After a four week residential course at Bristol Dental Hospital, I spent the rest of the year working with patients at Derriford under the supervision of the two Orthodontic Consultants, and attending study days at Bristol. The course was very intensive and developing the new skills and manual dexterity required to place and adjust braces was taxing – the consultants had always made it look so easy!

The biggest part of developing my role for me though, was making the change from Dental Nurse to clinician. I had loved my time as a nurse; being on the other side of the chair was quite daunting. However, coming from a dental nursing background really makes me appreciate what a massively important part of the team the Dental Nurses are – there is no way I could do my job without the highly skilled individuals that help me. In December 2015 I obtained my Diploma in Orthodontic Therapy RCSEd and started working at Derriford Hospital as a fully qualified Orthodontic Therapist.

I find working as an Orthodontic Therapist so satisfying and really enjoy my job. I see my patients every six to eight weeks over a period of about two-years and during that time I find that I can really build a great relationship with the patient and their family.

Orthodontics is often the first time many children will experience anyone working in their mouth and on their teeth. I like to think that I can offer a gentle introduction to dentistry, as well as offering oral hygiene and diet advice that will help that child develop good habits to keep their teeth healthy throughout their life.

Seeing a child grow in confidence as their teeth straighten is so rewarding and nothing beats the sight of a beaming child (or adult!) on the day that their brace is removed and their beautiful smile is revealed.

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Amanda is writing as part of the #WeCare2 campaign that will be running across our Trust communications. Look out for more from the AHPs and HCSs, on our social media pages, Trust screensavers, Daily Email, Vital Signs and much more.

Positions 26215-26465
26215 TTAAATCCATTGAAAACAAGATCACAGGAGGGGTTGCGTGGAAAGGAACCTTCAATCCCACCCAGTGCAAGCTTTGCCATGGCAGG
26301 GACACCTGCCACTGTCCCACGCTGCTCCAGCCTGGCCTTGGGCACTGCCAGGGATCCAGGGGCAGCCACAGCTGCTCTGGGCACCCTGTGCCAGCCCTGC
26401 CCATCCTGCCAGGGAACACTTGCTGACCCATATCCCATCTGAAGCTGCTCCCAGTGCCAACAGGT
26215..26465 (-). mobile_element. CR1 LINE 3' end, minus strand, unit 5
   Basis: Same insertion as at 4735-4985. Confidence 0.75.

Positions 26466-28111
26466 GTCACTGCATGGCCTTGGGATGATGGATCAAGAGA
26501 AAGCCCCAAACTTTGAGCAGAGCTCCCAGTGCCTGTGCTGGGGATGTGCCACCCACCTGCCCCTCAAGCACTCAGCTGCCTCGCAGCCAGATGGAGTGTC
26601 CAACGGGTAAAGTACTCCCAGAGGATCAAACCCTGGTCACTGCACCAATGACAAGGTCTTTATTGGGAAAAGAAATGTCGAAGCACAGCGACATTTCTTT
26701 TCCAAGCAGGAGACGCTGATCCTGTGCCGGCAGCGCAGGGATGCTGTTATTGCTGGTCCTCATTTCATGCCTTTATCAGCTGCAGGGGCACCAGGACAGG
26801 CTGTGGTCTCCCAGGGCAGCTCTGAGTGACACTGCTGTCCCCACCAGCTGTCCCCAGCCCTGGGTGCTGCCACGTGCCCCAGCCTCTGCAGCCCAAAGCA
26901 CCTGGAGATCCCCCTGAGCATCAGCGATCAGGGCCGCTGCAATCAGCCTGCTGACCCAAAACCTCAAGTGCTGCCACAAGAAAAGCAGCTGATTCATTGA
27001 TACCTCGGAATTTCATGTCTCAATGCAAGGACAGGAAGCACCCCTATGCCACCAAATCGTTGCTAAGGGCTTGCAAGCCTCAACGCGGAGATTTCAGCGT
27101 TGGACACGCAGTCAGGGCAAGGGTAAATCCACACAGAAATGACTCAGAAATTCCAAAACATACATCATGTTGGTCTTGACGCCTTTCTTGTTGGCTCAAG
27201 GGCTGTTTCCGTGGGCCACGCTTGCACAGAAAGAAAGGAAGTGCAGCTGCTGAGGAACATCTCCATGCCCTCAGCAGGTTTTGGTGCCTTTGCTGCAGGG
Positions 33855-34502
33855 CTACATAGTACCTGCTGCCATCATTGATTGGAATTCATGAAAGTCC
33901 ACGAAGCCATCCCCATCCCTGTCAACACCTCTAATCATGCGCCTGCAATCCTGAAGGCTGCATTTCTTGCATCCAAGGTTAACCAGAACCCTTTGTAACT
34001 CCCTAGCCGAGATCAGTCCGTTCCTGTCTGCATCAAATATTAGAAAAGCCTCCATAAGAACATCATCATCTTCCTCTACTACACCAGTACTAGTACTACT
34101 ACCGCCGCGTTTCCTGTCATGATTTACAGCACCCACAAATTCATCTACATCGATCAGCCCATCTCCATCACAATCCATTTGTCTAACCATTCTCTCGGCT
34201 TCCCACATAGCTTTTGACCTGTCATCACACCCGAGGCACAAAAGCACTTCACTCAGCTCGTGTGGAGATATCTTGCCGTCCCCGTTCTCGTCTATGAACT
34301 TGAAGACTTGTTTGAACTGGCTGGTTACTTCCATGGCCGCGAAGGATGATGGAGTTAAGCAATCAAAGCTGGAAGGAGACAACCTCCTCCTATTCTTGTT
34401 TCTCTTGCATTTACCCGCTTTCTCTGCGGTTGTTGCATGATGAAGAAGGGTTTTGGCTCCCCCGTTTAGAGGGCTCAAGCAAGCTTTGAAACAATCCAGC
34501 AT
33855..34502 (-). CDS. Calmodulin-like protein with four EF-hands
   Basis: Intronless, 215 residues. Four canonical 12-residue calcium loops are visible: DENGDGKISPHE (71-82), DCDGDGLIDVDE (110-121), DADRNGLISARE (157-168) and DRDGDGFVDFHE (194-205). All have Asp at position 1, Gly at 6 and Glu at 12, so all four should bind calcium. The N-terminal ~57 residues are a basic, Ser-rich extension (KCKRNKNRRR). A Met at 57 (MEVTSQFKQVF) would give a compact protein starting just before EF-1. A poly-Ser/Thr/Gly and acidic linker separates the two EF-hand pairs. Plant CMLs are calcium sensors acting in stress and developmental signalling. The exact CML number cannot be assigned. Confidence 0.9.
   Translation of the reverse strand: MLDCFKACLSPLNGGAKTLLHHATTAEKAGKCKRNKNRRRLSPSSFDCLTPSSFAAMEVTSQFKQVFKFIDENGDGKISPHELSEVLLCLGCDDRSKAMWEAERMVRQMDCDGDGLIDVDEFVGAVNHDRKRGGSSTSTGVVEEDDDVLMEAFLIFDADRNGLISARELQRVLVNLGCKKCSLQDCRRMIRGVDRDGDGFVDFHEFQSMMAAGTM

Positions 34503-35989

“I think I will say it was a good day and the sick people got better”

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When I get home in the evening my son often asks, “what did you do at work today?” This is in between playing LEGO and reading books on dinosaurs…

What should I tell him? He knows and has an understanding that I work in the Hospital ‘making people better’.

Shall I tell him of the great team in Plym Theatres? Of the ODPs, the nurses, ASP, PCS, Healthcare Assistants, receptionists and Serco staff who all work together to make sure that our patients and visitors have the best possible experience during this stressful time? Or should I talk about the Anaesthetists, Surgeons, Opthalmic, Maxilio-Facial and Dental Nurses, Physios, Radiographers and play specialists who bring their individual skills into the department and integrate together into our unit?

I can tell him of being the person who greets nervous families and gets them ready for theatre. Checking all the details and getting more information, all to keep the child safe. Liaising with Surgeons and Anaesthetists so that we ensure our patients wishes and expectations are met. Applying ‘Magic Cream’ on nervous hands and reassuring all that it is going to be OK. Linking with wards to make sure beds are available and they are ready for continuing care.

I can speak of working with the Anaesthetist, checking the equipment and preparing the Anaesthetic Room for our first patients. Welcoming scared children and stressed parents and with a mix of distraction, humour and smiles putting them at their ease. Ensuring that the child drifts off to sleep in a smooth manner and their airway is secured to ensure their continued safety. Being aware of the child’s needs during the operation, whilst ensuring everything is ready for the next patient and with the Anaesthetist keeping that child safe on the transfer and handover to recovery. I could tell him about doing this in MRI, CT scan or for the sick child in the Emergency Department, Children’s High Dependency Unit and main theatres.

I could say about being one of the scrub team, preparing all the equipment and sets for routine, and some very not routine operations. Getting my hands wet and scrubbing for a very diverse range of procedures from eyes to Orthopaedics and ENT, to Urology and many others in between. Or of circulating and looking after the needs of the surgeon and scrub practitioner throughout the procedure.

I could describe working in Post-Operative Recovery, the initial handover from theatre, ensuring the patient has a secure airway and are out of pain and at no risk of bleeding. Of catching the wriggly toddler as they roll around on the trolley, comforting the child who has had their tonsils removed or reassuring the teenager that their procedure has gone well.

Or into second stage and reuniting children with their parents, making sure that their pain is controlled, their fears allayed. Providing food and drink to hungry kids and getting everything ready to discharge some home and some for on going care in other departments.

I think I will say it was a good day and the sick people got better, now let’s read that book.

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Mark is writing as part of the #WeCare2 campaign that will be running across our Trust communications. Look out for more from ODPs, and their AHP and HCS colleagues, on our social media pages, Trust screensavers, Daily Email, Vital Signs and much more.